Yom Kippur: To dream harder

Why is the denial of food so important? One of the great teachers of our people, Rabbi Avraham Yehoshua Heschel (1748-1825), the Rebbe of Apt provided a significant answer to that question.

October 2, 2014 21:49
3 minute read.
Yom Kippur

Men pray next to a plastic pool containing fish as they perform the ‘Tashlich’ ritual in Bnei Brak, in this photo from 2013, ahead of Yom Kippur.. (photo credit: REUTERS)

In former times, no hours were more extraordinary in our forefathers’ lives than those just before the onset of the awesome day, Yom Kippur. These comprised moments of such intense religious upheaval in the human soul, that it was as if the world had become a different planet, one in which all normal human needs and worries fell away. The solemnity of these awe-inspiring hours was hard to survive.

Testimonies of these moments have reached us through the writings of our forefathers and by oral transmission.

What was our forefathers’ secret to reaching this state of mind and heart? The venerable Rabbi Avraham Yitzchak Kook, chief rabbi of Palestine before the Jewish state was established, mystic, and one of the most original thinkers ever, draws attention to a strange phrase at the end of the Al Chet confessional prayer, which is said on this awesome day: “My God, before I was formed I was of no worth, and now that I have been formed, it is as if I had not been formed.” Rabbi Kook explains that the first part of this confession is indeed easy to understand.

“Before I was formed I was obviously of no worth since I did not yet exist! The world was not yet in need of me. But once created, why should man say that his existence is as if he had not been formed? Is not the fact that he now exists proof that his life is of great significance? What, then, is the meaning of this strange confession that his existence is as if he does not exist? Rabbi Kook goes on to explain the import of these words in a simple but penetrating way: “When I was not yet formed, I was obviously of no worth, since the fact that I did not yet exist meant that there was no need for me to exist. But now that I have been formed, it means there must be a reason for my being. There must be a mission that I am to fulfill, something which only I am able to accomplish. Consequently, my existence is of crucial importance not just for myself but for all of mankind and the entire universe.”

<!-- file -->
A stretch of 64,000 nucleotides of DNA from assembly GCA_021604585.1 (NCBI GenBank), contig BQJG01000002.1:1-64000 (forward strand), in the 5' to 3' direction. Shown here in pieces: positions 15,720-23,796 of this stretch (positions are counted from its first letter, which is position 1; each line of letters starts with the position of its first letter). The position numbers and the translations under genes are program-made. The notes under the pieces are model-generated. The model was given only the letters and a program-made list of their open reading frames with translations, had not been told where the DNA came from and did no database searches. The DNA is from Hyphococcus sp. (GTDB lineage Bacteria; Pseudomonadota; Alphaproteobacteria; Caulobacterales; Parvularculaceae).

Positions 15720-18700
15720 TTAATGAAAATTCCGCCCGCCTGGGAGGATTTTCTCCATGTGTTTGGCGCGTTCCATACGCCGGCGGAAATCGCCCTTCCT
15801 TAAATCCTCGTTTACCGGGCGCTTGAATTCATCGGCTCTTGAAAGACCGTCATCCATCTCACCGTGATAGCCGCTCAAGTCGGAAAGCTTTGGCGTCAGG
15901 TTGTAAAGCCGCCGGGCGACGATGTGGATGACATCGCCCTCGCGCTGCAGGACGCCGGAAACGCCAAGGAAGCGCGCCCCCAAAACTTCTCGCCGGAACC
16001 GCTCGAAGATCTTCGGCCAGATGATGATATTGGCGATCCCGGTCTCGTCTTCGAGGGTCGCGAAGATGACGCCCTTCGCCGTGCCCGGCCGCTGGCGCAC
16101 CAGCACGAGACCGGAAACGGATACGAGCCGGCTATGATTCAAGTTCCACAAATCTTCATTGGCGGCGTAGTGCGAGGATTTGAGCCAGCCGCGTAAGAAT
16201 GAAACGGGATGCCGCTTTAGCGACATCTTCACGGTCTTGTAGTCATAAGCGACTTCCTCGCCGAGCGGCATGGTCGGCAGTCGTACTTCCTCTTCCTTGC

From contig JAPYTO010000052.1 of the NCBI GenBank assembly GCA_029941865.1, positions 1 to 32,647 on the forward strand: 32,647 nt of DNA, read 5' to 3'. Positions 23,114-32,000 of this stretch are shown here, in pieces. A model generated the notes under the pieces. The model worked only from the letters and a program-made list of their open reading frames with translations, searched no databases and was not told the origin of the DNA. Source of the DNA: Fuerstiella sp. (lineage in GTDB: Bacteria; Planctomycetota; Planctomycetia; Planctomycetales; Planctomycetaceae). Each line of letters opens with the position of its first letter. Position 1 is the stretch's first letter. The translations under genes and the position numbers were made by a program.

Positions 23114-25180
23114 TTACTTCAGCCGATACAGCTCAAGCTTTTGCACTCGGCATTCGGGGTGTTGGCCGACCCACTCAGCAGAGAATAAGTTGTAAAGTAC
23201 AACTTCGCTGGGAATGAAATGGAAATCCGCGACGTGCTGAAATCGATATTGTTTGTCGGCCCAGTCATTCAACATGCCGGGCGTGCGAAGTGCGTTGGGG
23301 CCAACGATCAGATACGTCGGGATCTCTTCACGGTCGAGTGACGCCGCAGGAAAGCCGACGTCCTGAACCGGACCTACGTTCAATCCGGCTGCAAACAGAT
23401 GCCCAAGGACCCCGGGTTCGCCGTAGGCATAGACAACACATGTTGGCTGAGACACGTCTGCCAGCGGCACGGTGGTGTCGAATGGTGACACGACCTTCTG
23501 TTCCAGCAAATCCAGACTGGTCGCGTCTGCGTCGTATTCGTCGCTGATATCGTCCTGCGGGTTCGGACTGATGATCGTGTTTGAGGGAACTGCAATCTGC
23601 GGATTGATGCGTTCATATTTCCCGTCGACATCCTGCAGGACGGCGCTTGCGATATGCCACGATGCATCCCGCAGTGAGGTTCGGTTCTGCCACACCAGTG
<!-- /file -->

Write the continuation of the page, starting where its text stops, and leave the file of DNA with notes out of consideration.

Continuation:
This awesome thought is the focal point of Yom Kippur. Am I worthy to have a claim on life? Or have I been born but lost my right to live? This is by far the most important question for man to ask.

The trembling of the earlier generations on Erev Yom Kippur was indeed that of great fear – not fear of punishment or death, but of not rising to the challenge of living in God’s presence and fulfilling one’s destiny! Our forefathers understood these hours to be decisive. These were hours of great spiritual embarrassment.

Yom Kippur is also a day on which we are prohibited to eat, but we need to understand the significance of this prohibition.

Why is the denial of food so important? One of the great teachers of our people, Rabbi Avraham Yehoshua Heschel (1748-1825), the Rebbe of Apt, also known as the Ohev Yisrael (lover of all Jews), provided a significant answer to that question.

On Yom Kippur he would ask, “Who needs to eat?” This is a day when man surpasses himself, when he outdoes himself, when man lives, at least for a few hours, on a plane where the question of whether he is worthy to have been created must be answered with a dazzling YES. During these hours the Jew lives on the plane of angels, and angels do not eat.

The great tragedy of our generation is that for many of us, even as we enter Yom Kippur and observe its laws, there is no longer a feeling of fear or trembling before God. We have lost the art of grasping the greatness of the day. It becomes more and more difficult each year. Even when we fast and say the prayers, we are not haunted by the question of having been formed versus not having been formed. In secular society there is no longer a feeling of shame regarding what we do with our lives. Everything is fine. We have been deadened by daily needs, occupations and pleasures. We are “allrightniks” – neither contrite nor embarrassed.

But with a little more thought, we Jews can realize that we are privileged to have one day in the year to be jealous of our forefathers’ religious authenticity. We should wish to give millions of dollars for the ability to participate in an hour of such genuine religious experience as they had on Erev Yom Kippur.

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